Tel Motza was thought to be associated with the ancient settlement called “Mozah” in the Book of Joshua. During previous work, archaeologists uncovered a large structure with storehouses and a number of silos. They said that structure might have served as a storage facility for Jerusalem’s grain supplies.

Baz Ratner / Reuters

Archaeologist Anna Eirikh displays a horse figurine at Tel Motza archaeological site on the outskirts of Jerusalem.

Skyview / IAA

An overhead view shows the Tel Motza

archaeological site.

The newly discovered structure has massive walls and a wide, east-facing entrance, conforming to the tradition of temple construction at the time, the site directors said. “The rays of the sun rising in the east would have illuminated the object placed inside the temple first, symbolizing the divine presence within,” they said.

Inside the temple, archaeologists found what appeared to be a square altar, with a cache of ritual items nearby. Those items included fragments of pottery chalices, decorated ritual pedestals and two types of pottery figurines. Some of the figurines represented animals — mainly horses in harnesses— while others were humanlike heads with curling hair and flat headdresses. Such figurines hint at the influence of Philistine coastal culture.

“The find of the sacred structure, together with the accompanying cache of sacred vessels, and especially the significant coastal influence evident in the anthropomorphic figurines, still require extensive research,” the directors said.

More about Jewish archaeology:

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Last days of Hanukkah

JN Blog

We hope you’ve had a fun week of Hanukkah celebrations, filled with friends, family and lots of light and warmth (plus plenty of latkes  and doughnuts, in moderation of course).

As we go into the last two days of Hanukkah, here are some more ways to celebrate Hanukkah with other members of the community. (To see photos of other community Hanukkah events, check out our Facebook page.)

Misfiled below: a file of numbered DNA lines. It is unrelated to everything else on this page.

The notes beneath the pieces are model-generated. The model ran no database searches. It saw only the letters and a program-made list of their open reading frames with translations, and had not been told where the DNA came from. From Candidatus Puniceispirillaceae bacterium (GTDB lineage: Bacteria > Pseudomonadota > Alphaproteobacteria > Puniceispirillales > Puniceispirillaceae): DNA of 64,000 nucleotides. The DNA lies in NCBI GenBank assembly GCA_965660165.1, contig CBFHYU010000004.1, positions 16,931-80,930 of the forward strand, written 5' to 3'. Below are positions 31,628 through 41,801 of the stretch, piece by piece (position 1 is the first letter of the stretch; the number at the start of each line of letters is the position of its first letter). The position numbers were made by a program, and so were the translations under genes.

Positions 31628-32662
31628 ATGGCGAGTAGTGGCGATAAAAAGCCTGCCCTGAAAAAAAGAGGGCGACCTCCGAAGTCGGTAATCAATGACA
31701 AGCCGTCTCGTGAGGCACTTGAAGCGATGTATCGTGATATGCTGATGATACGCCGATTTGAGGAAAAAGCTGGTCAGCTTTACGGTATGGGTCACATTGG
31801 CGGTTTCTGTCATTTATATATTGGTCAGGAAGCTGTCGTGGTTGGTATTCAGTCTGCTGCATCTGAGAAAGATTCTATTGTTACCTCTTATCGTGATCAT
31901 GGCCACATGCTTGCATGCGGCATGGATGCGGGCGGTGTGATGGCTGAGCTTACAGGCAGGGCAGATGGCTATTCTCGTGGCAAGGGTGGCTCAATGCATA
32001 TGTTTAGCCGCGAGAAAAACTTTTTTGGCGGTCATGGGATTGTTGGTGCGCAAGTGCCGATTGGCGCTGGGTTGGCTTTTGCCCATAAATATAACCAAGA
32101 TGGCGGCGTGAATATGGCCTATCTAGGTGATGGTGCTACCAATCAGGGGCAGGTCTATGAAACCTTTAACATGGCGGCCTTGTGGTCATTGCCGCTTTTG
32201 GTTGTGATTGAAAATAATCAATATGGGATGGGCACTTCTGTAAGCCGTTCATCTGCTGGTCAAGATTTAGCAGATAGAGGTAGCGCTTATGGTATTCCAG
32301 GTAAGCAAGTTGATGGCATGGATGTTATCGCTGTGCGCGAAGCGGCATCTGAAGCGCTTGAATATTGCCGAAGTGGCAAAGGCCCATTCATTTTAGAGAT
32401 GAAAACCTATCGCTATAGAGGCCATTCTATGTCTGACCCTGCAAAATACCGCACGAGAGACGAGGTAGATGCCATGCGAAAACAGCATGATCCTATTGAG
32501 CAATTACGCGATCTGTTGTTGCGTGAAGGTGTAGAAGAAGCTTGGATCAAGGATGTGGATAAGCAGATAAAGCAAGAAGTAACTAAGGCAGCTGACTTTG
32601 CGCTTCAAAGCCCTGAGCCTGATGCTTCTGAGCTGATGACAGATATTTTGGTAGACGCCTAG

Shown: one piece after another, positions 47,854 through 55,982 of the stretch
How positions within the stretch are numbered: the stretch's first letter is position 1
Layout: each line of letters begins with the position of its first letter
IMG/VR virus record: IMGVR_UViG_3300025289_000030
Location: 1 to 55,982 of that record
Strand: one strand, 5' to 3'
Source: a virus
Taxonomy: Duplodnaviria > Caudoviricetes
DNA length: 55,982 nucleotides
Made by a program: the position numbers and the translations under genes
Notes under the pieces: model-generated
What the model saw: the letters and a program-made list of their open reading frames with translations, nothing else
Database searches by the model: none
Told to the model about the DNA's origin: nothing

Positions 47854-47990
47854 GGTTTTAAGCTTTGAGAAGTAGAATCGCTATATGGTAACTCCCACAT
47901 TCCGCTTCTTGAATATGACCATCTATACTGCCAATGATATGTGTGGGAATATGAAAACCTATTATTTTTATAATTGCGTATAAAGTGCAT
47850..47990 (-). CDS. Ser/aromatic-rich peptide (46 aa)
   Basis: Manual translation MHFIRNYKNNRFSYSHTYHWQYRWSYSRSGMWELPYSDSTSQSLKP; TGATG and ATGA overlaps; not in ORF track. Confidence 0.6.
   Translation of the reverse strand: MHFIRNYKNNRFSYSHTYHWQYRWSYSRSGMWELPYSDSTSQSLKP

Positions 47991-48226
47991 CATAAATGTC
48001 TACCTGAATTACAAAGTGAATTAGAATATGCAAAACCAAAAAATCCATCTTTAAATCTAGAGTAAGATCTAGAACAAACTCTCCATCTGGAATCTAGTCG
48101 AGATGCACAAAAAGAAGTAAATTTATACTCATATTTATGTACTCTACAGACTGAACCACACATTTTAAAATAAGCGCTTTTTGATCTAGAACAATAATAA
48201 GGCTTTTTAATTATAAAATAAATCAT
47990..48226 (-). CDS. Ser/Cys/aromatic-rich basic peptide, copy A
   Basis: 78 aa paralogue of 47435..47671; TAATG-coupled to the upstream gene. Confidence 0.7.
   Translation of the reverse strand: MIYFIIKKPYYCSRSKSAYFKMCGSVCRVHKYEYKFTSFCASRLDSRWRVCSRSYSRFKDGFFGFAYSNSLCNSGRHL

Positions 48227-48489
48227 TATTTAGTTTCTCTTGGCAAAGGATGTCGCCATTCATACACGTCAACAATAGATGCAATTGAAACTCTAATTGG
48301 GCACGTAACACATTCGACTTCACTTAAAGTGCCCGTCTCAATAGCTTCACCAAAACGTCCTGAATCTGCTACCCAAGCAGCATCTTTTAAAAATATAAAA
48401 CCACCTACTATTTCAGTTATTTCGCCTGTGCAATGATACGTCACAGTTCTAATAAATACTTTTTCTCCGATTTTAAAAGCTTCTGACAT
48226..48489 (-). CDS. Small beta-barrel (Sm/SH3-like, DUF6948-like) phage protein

Friday night/Dec. 14

4:30 p.m. Hanukkah in the Hallway at the Valley of the Sun JCC. Shabbat and menorah lighting.

5:30 p.m. Family party and service at Temple Emanuel of Tempe.

Saturday/Dec. 15

7:30 p.m. The New Shul holds its annual coffeehouse, where its members entertain with live musical performances. Cost: $5.

7-9 p.m. Chanukah on Ice: Chabad of Scottsdale holds a Hanukkah celebration at the Ice Den, 9375 E. Bell Road, Scottsdale. Kosher food, ice skating, giant menorah lighting…

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Family Holiday Event @ Creative Hands Studio in Gilbert – Nov. 18th

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November 11, 2012 · 6:37 pm

Tori Avery – The Skiksa in the Kitchen in Phoenix on Good Morning AZ

Source:  theshiksa.com

From Tori Avey – The Shiksa in the Kitchen

“I’m in Phoenix this weekend, I’ll be cooking a vintage Thanksgiving recipe with a Veteran’s Day twist on Good Morning Arizona around 9:45am tomorrow (recipe can be found on The History Kitchen). For those who are not local to Arizona, I will try to post the clip when it becomes available. After Phoenix, I’m headed to New York for Kosherfest… and I’m sure I’ll also find time for a visit to Katz’s Deli for a pastrami on rye. ;)”

And check out her Pumpkin Challah Centerpiece with Honey Butter